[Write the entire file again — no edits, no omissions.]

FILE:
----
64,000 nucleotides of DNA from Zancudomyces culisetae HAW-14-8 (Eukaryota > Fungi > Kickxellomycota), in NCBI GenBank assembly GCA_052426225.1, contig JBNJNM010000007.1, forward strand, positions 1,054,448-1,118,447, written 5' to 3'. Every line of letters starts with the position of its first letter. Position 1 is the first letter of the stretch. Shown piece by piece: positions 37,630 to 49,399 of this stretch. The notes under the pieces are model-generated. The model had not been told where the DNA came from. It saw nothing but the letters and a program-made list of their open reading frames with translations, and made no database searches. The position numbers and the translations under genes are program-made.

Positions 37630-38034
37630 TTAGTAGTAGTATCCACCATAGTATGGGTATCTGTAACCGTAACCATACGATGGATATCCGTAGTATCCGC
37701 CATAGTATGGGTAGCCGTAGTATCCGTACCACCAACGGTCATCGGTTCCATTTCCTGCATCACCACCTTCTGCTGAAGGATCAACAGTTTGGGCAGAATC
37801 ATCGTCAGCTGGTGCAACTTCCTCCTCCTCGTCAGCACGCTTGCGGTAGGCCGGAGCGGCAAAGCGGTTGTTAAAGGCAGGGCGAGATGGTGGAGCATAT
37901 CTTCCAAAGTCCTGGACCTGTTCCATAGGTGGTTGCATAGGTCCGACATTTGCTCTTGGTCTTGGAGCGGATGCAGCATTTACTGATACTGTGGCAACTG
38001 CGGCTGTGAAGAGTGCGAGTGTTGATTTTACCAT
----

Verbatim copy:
64,000 nucleotides of DNA from Zancudomyces culisetae HAW-14-8 (Eukaryota > Fungi > Kickxellomycota), in NCBI GenBank assembly GCA_052426225.1, contig JBNJNM010000007.1, forward strand, positions 1,054,448-1,118,447, written 5' to 3'. Every line of letters starts with the position of its first letter. Position 1 is the first letter of the stretch. Shown piece by piece: positions 37,630 to 49,399 of this stretch. The notes under the pieces are model-generated. The model had not been told where the DNA came from. It saw nothing but the letters and a program-made list of their open reading frames with translations, and made no database searches. The position numbers and the translations under genes are program-made.

Positions 37630-38034
37630 TTAGTAGTAGTATCCACCATAGTATGGGTATCTGTAACCGTAACCATACGATGGATATCCGTAGTATCCGC
37701 CATAGTATGGGTAGCCGTAGTATCCGTACCACCAACGGTCATCGGTTCCATTTCCTGCATCACCACCTTCTGCTGAAGGATCAACAGTTTGGGCAGAATC
37801 ATCGTCAGCTGGTGCAACTTCCTCCTCCTCGTCAGCACGCTTGCGGTAGGCCGGAGCGGCAAAGCGGTTGTTAAAGGCAGGGCGAGATGGTGGAGCATAT
37901 CTTCCAAAGTCCTGGACCTGTTCCATAGGTGGTTGCATAGGTCCGACATTTGCTCTTGGTCTTGGAGCGGATGCAGCATTTACTGATACTGTGGCAACTG
38001 CGGCTGTGAAGAGTGCGAGTGTTGATTTTACCAT